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| Chaintech 7VJL Layout |
| Did I Mention Lots of Gold? |
The 7VJL is an average sized board, measuring 12" x 9." Given the space afforded, Chaintech did a very neat job of laying out each component. Seven 2200 microfarad electrolytic capacitors surround the Socket 462 interface, leaving plenty of room to install a heat sink. We also noticed that Chaintech implemented a three-phase power solution, indicated by the six MOSFET transistors mounted on the board. As AMD increases the frequency (and consequently power dissipation) of the Athlon XP, the robust power circuitry should ensure that the 7VJL remains reliable. Chaintech placed the ATX power connector on the upper right-hand portion of the board as to avoid obstructing airflow around the processor.
Most of the KT333 boards that have come through the lab utilize active cooling to ensure the North Bridge doesn't overheat. ABIT's KX7-333 and MSI's KT3 Ultra-ARU are two examples. Chaintech deviates from the heat sink/fan combination and includes an oversized, golden heat sink covered with a gaudy ring. The overall effect seems to be the same - the 7VJL was stable throughout testing. Even still, it would have at least been reassuring to see thermal paste between the heat sink and KT333 North Bridge.
Three 184-pin memory slots allow for up to 3GB of DDR memory in either PC1600, 2100, or 2700 flavors, depending on the budget. Of course, the memory slots are also colored an obligatory yellow to match the copious amount of gold.
In the midst of several "extras," the 7VJL doesn't include an onboard ATA-133 RAID controller. Many other high-end boards do, in fact, include RAID capabilities, so it is a little surprising that Chaintech wouldn't follow suit. Nevertheless, the VIA 8235 South Bridge accommodates up to four IDE devices conforming to the ATA-133 standard. USB 2.0 has also been added to the new South Bridge for up to 480Mbps of data transfer.
The back panel houses traditional PS/2 connectors for the mouse and keyboard along with two serial ports and a parallel printer port. VIA's VT6103 physical layer device delivers 10/100 Ethernet capabilities through the RJ-45 connector on the back panel. The C-Media CMI8738 audio processor drives the three analog outputs found on the back of the board. Two USB 2.0-compatible ports round off the motherboard's rear, which of course is blatantly gold.
The BIOS of the 7VJL Motherboard:
Chaintech is targeting enthusiasts with the 7VJL and has equipped the motherboard with a suitable BIOS to adjust a myriad of settings. In fact, an entire property sheet is dedicated to front side bus frequencies and voltages. With an Athlon XP installed, the board permits bus settings between 133 and 250MHz, in 1MHz increments. If DDR memory is inhibiting overclocking, voltage can be increased from 2.5v to 2.65, 2.8 or 2.95v. Similarly, the same voltages can be applied to the chipset itself. If the AGP device is at fault, voltages are adjustable from 1.5v to 1.65, 1.8 or 1.95v. Finally, processor voltage settings are available from 1.775 to 2v in .025v increments.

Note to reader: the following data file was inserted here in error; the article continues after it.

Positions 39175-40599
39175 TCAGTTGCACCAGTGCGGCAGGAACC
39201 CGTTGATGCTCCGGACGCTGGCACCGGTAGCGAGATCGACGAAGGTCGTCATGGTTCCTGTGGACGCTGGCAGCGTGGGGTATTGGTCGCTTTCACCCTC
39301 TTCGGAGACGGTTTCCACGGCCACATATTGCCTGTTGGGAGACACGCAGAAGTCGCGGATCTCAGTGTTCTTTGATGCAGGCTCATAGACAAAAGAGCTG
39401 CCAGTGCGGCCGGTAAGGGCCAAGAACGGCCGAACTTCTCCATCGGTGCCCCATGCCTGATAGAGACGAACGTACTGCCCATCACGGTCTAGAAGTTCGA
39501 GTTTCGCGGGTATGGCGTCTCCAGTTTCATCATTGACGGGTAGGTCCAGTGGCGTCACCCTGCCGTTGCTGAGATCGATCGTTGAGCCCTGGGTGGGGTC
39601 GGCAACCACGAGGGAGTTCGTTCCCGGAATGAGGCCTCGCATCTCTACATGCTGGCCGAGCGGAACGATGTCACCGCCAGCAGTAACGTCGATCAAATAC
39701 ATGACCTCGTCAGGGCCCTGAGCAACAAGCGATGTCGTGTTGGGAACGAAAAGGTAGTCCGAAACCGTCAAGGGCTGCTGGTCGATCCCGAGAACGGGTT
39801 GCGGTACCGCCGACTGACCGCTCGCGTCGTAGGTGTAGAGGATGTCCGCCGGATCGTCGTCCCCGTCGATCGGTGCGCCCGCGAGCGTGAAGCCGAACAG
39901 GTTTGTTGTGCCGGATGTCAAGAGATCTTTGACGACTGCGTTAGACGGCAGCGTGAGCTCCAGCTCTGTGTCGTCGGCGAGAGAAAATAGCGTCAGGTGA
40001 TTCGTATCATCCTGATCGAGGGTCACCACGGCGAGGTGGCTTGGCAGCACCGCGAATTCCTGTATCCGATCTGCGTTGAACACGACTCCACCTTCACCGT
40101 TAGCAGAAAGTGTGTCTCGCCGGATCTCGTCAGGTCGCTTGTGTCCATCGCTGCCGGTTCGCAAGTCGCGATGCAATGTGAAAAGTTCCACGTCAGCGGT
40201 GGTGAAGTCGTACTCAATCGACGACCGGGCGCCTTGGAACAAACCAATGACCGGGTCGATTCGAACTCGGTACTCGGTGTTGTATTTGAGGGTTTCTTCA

The most common memory settings are available for those who enjoy fine-tuning. Alternatively, select 'SPD' to allow the RAM module's Serial Presence Detect to automatically choose the settings. Integrated hardware monitoring keeps track of power supply voltages, two fan speeds and the processor temperature through a thermal diode. For some reason, few manufacturers have taken advantage of the diode built into the Athlon XP, including Chaintech.
There isn't much left to desire from the 7VJL's Award BIOS, however, it would be nice to see documented PCI and AGP dividers, especially in light of rumors that AMD will be manufacturing 333MHz front side bus processors. Performance enthusiasts will certainly want to explore the extra performance provided by increased bandwidth (which means the KT333 chipset would need to be overclocked).
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| Overclocking the 7VJL Motherboard |
| Front Side Bus Overclocking |
With so many voltage and memory BIOS settings, it takes a while to get the 7VJL tuned. The most aggressive way to overclock an Athlon is to unlock the processor, lower the chip's multiplier (via another BIOS setting) and increase the front side bus frequency. More commonly, though, front side bus settings alone are changed. You can imagine that overclocking becomes more difficult as the multiplier increases and each extra megahertz applied to the bus raises the final frequency by 11, 12, 13 or more megahertz. Our Athlon XP 2100+, with it's 13x multiplier, runs at 1.73GHz in stock form. Increasing the FSB to 140MHz yielded 1.82GHz, nearly 100 extra megahertz.
Sandra 2002 demonstrates a respectable gain after overclocking. However, during an actual "real world" performance benchmark, like Quake III, you'll only see a more modest 2.6 frame per second increase. Crank the resolution from 640x480 to 1024x768 and that difference will disappear.
If you'd prefer not to get your hands dirty in the BIOS, Chaintech offers its own Windows-based overclocking utility as well.
Sandra 2002, Quake III and 3D Mark 2001 SE